Vulnerability (computing)

vulnerabilitiesvulnerabilitysecurity vulnerabilities
For example, a standard computer user may be able to exploit a vulnerability in the system to gain access to restricted data; or even become "root" and have full unrestricted access to a system.
In computer security, a vulnerability is a weakness which can be exploited by a threat actor, such as an attacker, to perform unauthorized actions within a computer system.

Full disclosure (computer security)

full disclosurediscloseddisclosure of vulnerabilities
In the field of computer security, independent researchers often discover flaws in software that can be abused to cause unintended behaviour; these flaws are called vulnerabilities.

Instant messaging

instant messengerIMinstant message
Phishing is typically carried out by email spoofing or instant messaging, and it often directs users to enter details at a fake website whose "look" and "feel" are almost identical to the legitimate one.
The major IM providers usually cite the need for formal agreements, and security concerns as reasons for making these changes.

Internet

onlinethe Internetweb
The field is becoming more important due to increased reliance on computer systems, the Internet and wireless network standards such as Bluetooth and Wi-Fi, and due to the growth of "smart" devices, including smartphones, televisions, and the various devices that constitute the "Internet of things". A firewall can be defined as a way of filtering network data between a host or a network and another network, such as the Internet, and can be implemented as software running on the machine, hooking into the network stack (or, in the case of most UNIX-based operating systems such as Linux, built into the operating system kernel) to provide real-time filtering and blocking.
Access may be with computer security, i.e. authentication and encryption technologies, depending on the requirements.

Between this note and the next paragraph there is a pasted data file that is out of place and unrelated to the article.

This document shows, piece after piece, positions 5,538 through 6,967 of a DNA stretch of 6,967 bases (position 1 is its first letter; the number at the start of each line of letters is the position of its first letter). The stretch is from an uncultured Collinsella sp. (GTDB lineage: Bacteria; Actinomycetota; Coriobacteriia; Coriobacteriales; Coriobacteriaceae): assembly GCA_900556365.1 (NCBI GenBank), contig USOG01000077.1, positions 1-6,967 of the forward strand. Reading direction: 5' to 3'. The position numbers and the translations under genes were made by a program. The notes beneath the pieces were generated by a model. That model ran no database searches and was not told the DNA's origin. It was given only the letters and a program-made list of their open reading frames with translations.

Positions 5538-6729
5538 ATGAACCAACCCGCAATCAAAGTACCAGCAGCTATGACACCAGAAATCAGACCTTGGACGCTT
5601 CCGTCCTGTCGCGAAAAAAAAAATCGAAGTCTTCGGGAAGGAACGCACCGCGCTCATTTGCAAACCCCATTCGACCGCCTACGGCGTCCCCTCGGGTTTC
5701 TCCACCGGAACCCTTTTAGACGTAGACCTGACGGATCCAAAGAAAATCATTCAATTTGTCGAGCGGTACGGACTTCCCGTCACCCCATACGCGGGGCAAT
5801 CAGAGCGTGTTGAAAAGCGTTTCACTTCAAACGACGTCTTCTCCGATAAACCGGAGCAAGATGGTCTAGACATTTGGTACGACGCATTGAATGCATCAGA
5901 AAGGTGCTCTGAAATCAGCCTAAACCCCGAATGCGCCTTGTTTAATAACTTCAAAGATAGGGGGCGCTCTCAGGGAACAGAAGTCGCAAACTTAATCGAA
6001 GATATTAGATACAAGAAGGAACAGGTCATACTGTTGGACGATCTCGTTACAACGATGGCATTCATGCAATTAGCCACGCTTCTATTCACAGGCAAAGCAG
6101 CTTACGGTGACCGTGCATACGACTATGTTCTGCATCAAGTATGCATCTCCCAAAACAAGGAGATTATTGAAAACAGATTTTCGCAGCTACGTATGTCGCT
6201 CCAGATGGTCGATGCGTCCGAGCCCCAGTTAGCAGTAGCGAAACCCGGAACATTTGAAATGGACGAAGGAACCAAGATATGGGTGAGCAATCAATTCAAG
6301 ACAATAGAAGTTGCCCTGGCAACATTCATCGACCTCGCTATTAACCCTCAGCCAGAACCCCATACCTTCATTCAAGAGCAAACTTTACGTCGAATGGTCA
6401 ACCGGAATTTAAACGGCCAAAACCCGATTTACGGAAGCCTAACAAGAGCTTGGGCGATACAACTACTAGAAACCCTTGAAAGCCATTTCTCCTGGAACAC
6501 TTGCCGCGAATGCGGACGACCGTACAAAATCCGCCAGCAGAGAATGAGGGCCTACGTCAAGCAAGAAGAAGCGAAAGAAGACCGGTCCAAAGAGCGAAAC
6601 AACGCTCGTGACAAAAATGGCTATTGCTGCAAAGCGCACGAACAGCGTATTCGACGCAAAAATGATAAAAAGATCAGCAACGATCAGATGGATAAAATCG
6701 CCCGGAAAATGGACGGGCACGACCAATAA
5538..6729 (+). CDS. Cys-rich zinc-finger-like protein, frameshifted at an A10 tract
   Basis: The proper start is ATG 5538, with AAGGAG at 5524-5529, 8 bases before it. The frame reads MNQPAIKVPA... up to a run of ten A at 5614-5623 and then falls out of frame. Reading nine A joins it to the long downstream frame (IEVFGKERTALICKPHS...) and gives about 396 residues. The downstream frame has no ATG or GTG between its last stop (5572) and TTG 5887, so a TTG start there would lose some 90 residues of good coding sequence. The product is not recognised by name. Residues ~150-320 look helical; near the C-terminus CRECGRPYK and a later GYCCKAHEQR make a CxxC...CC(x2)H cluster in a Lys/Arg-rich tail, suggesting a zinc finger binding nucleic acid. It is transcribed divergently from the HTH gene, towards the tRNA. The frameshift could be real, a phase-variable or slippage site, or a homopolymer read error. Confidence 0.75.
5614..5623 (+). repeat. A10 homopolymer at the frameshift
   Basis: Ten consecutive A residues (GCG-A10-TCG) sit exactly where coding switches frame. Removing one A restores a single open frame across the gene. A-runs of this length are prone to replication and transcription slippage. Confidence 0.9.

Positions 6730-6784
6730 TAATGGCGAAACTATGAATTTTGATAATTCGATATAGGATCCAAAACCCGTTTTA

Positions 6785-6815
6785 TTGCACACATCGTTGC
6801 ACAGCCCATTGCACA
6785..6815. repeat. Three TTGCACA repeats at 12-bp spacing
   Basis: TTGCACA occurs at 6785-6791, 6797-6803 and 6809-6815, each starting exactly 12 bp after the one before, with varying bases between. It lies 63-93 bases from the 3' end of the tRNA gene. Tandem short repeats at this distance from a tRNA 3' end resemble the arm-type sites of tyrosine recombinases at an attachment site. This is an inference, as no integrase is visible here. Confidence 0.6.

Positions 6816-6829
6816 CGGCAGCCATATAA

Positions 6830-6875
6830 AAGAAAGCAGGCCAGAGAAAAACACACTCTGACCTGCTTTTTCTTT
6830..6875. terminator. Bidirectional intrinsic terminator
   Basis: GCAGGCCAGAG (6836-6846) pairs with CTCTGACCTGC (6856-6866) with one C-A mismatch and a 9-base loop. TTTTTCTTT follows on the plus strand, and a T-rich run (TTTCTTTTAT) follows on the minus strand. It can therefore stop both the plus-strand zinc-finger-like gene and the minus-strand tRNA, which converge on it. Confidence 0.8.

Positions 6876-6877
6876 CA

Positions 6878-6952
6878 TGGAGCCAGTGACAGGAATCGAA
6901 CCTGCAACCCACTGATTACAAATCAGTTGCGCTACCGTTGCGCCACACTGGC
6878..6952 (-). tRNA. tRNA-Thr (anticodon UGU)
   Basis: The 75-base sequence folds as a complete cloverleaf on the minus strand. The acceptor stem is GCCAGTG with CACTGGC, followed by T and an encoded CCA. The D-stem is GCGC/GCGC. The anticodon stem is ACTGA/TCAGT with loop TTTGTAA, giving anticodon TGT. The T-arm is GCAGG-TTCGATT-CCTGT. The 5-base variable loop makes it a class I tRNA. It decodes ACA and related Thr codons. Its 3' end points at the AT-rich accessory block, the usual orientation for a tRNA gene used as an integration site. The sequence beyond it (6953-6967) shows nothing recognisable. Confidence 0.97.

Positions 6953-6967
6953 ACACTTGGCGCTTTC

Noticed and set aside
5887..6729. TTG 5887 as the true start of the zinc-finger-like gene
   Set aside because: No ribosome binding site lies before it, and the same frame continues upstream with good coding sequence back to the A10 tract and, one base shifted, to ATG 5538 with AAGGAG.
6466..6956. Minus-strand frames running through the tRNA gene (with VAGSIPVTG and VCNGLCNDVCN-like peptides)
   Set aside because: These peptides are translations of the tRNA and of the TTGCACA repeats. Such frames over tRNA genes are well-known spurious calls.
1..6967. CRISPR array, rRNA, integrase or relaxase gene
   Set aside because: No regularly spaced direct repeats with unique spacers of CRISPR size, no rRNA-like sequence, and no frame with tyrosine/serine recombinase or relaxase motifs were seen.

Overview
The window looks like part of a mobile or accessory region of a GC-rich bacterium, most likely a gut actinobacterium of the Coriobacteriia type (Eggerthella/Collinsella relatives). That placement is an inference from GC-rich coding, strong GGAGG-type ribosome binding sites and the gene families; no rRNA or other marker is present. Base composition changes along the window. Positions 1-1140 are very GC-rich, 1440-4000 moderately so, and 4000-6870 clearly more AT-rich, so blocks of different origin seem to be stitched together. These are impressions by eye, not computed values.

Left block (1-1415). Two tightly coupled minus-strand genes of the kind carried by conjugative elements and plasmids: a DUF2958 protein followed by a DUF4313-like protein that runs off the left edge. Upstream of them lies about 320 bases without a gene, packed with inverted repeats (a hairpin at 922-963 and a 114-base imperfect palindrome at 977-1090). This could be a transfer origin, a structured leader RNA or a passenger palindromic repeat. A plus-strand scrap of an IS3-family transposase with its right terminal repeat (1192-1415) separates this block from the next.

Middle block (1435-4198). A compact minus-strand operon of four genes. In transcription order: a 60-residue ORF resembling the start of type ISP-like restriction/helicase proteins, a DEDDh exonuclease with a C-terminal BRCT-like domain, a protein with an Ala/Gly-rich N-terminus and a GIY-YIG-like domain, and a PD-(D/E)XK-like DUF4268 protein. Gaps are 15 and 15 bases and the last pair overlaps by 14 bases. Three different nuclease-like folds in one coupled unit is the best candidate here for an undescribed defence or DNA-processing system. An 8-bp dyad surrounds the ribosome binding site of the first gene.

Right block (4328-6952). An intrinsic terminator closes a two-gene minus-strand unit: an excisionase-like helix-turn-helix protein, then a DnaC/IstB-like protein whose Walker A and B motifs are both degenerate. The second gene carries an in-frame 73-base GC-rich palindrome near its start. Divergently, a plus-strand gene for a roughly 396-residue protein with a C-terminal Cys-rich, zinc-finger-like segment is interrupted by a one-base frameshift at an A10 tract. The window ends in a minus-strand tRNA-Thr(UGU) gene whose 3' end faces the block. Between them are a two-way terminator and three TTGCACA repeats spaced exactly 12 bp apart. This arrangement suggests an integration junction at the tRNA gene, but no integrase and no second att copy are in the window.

Exploit (computer security)

exploitexploitssecurity exploit
For example, a standard computer user may be able to exploit a vulnerability in the system to gain access to restricted data; or even become "root" and have full unrestricted access to a system. An exploitable vulnerability is one for which at least one working attack or "exploit" exists.

Employee offboarding

Employee exit managementexit procedureoff-boarding
Today, computer security comprises mainly "preventive" measures, like firewalls or an exit procedure.
As part of computer security, the process will also ensure that access privileges are revoked when a person leaves, and may also cover other issues such as the recovery of equipment, keys and credit cards to ensure that security integrity be maintained.

Internet of things

IoTInternet of Things (IoT)Internet-of-Things
The field is becoming more important due to increased reliance on computer systems, the Internet and wireless network standards such as Bluetooth and Wi-Fi, and due to the growth of "smart" devices, including smartphones, televisions, and the various devices that constitute the "Internet of things".
Key challenges of increased digitalization in the water, transport or energy sector are related to privacy and cybersecurity which necessitate an adequate response from research and policymakers alike.

Capability-based security

capabilitycapabilitiescapability-based
Within computer systems, two of many security models capable of enforcing privilege separation are access control lists (ACLs) and capability-based security.
Capability-based security is a concept in the design of secure computing systems, one of the existing security models.

L4 microkernel family

L4L4 microkernelseL4
Operating systems formally verified include seL4, and SYSGO's PikeOS – but these make up a very small percentage of the market.
Since its introduction, L4 has been developed for platform independence and also in improving security, isolation, and robustness.